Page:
Düsseldorf, Germany, Looks to Legalize Cannabis

   

Cannabis law reform can move at a very rapid pace once the momentum for legalization takes hold. While it can be extremely frustrating that such an obviously failed policy like cannabis prohibition can exist, it is very important for advocates to appreciate the relative speed of our progress and to capitalize on our gains. The recent advances in Germany are just the latest example of great success on the international stage, with theDüsseldorf City Council moving forward with plans to legalize as just the latest example.

Deutsche Welle, Germany’s international public broadcast company, reported on DW.com:

The Düsseldorf City Council has taken advice from experts on plans to legalize the sale of cannabis. It hopes to use scientific research to gain the approval it needs from the federal government.

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Berlin’s Friedrichshain-Kreuzberg borough council applied last year to the Federal Institute for Drugs and Medical Devices for a similar license, but the application was refused on the grounds that it was deemed to be in direct conflict with narcotics law.

Düsseldorf hopes to avoid the same fate by using a scientific study to clarify the effects of legalized cannabis. Should the study show that participants were not negatively affected by their ability to purchase the drug legally, the scheme would be rolled out to all adults.

It is very promising to see such advances in Germany, a world economic power with great influence in the European Union and beyond. With legalized medical cannabis and de facto decriminalization prevalent across the nation, several German localities are considering bold progressive policies that will help shape Germany’s federal policy.

As Deutsche Welle noted, representatives from other German cities, including Cologne and Münster attended the Düsseldorf cannabis policy meeting with experts, a sign that those locales are interested in implementing more sound marijuana policies. With Berlin moving forward with a plan to legalize cannabis coffee shops and Düsseldorf’s pilot proposal, it is clear that Germany will be a hotbed of progressive cannabis news in the months and years to come.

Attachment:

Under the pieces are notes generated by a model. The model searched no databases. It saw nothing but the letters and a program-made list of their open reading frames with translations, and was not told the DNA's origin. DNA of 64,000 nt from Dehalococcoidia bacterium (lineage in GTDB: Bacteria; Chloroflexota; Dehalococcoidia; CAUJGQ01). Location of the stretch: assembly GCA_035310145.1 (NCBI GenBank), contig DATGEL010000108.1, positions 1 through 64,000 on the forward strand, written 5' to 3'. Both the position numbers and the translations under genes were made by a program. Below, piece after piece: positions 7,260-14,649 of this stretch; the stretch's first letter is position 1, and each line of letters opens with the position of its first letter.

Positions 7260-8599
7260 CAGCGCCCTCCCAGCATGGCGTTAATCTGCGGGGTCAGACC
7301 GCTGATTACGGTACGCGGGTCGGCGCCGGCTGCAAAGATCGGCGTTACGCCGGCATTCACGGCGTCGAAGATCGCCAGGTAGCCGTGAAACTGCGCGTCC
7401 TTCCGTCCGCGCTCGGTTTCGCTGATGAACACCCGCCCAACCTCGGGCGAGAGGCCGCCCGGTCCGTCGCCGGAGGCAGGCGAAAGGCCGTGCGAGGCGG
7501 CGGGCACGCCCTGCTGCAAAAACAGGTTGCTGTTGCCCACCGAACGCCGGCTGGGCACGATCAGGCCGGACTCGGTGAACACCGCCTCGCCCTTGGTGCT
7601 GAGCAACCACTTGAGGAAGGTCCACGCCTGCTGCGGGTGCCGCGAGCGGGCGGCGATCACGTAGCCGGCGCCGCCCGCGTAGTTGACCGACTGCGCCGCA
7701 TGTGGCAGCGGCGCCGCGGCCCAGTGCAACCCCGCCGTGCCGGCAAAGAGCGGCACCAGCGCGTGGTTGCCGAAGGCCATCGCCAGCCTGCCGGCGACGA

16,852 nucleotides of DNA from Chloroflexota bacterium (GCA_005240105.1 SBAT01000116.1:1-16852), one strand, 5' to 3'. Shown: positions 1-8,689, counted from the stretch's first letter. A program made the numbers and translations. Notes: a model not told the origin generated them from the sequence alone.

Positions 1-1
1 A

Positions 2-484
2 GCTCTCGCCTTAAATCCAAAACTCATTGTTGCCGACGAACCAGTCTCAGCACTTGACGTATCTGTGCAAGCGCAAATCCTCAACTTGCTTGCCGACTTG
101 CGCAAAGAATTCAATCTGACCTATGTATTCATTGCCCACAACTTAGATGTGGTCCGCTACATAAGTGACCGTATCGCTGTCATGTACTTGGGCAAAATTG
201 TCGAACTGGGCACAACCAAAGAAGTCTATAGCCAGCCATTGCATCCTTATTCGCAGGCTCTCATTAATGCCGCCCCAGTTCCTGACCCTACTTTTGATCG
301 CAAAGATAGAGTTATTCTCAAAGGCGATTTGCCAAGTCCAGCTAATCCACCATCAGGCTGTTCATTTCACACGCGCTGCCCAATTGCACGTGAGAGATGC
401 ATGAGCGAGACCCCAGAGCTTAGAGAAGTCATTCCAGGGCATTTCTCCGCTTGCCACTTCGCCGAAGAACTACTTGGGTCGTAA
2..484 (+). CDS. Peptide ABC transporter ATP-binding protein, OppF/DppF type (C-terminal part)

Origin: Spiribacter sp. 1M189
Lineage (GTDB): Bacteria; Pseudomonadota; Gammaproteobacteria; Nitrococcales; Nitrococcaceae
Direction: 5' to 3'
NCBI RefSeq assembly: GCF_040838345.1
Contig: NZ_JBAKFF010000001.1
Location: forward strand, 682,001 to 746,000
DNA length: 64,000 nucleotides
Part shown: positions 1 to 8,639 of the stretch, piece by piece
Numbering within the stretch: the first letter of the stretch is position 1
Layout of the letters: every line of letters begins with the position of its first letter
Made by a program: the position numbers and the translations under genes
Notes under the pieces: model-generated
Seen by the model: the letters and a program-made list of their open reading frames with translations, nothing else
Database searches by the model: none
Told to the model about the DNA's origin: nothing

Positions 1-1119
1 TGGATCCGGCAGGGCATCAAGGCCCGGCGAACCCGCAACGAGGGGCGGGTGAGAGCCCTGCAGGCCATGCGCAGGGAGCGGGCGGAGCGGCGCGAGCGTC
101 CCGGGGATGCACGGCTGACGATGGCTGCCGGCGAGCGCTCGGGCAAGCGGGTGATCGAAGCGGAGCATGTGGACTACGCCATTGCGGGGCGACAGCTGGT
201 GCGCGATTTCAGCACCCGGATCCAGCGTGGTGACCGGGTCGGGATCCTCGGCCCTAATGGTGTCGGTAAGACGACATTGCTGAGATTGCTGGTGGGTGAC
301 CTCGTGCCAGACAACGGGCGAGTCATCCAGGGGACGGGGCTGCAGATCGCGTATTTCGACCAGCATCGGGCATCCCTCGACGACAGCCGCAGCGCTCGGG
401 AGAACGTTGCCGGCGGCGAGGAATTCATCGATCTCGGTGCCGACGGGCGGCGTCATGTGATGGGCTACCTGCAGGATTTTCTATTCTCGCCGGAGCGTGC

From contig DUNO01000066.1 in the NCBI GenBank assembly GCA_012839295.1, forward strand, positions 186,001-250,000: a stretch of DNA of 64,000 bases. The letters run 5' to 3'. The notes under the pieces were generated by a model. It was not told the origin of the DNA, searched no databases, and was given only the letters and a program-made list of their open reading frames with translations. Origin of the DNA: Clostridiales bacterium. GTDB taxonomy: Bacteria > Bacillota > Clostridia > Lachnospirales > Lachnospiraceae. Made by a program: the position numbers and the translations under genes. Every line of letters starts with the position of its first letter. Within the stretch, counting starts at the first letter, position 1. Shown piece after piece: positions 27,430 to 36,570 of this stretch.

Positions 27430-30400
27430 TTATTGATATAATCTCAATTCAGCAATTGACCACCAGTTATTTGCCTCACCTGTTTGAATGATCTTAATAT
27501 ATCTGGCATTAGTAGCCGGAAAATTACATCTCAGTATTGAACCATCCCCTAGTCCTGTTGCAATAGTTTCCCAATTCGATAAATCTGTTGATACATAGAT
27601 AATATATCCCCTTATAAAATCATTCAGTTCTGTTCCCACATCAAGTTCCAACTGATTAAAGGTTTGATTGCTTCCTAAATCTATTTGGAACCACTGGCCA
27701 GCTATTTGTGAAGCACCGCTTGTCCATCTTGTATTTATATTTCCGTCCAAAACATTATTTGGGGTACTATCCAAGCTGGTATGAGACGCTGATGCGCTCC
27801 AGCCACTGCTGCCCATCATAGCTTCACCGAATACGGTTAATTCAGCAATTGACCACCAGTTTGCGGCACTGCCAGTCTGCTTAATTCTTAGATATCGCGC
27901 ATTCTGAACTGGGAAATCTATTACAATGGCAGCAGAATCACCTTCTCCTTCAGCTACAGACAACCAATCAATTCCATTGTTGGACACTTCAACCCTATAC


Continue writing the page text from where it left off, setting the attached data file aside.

The upcoming International Cannabis Business Conference (ICBC) in Berlin will certainly delve into the latest developments in Germany and the EU. The ICBC is shaping up to be an extremely important international cannabis event that should not be missed by those in the industry or thinking of joining the cannabis industry in Germany or anywhere in the European Union. 

This blog was originally published at www.internationalcbc.com and has been reposted here with special permission. 

Anthony Johnson

Anthony, a longtime cannabis law reform advocate, was Chief Petitioner and co-author of Measure 91, Oregon's cannabis legalization effort. He served as director of both the New Approach Oregon and Vote Yes on 91 PACs, the political action committees responsible for the state's legalization campaign. As director of New Approach Oregon, Anthony continues to work towards effectively implementing the cannabis legalization system while protecting small business owners and the rights of patients. He sits on the Oregon Marijuana Rules Advisory Committee and fights for sensible rules at the legislature as well as city councils and county commissions across the state. Anthony helps cannabis business comply with Oregon's laws and advises advocates across the country. He also serves as content director of both the International Cannabis Business Conference and the Oregon Marijuana Business Conference, helping share the vision of moving the cannabis industry forward in a way that maintains the focus on keeping people out of prison and protecting patients. He was a member of the Oregon Health Authority Rules Advisory Committee, assisting the drafting of the administrative rules governing Oregon’s state-licensed medical marijuana facilities. He first co-authored and helped pass successful marijuana law reform measures while a law student at the University of Missouri-Columbia School of Law. He passed the Oregon Bar in 2005 and practiced criminal defense for two years before transitioning to working full-time in the political advocacy realm. His blogs on Marijuana Politics are personal in nature and don't speak for or reflect the opinions of any group or organization.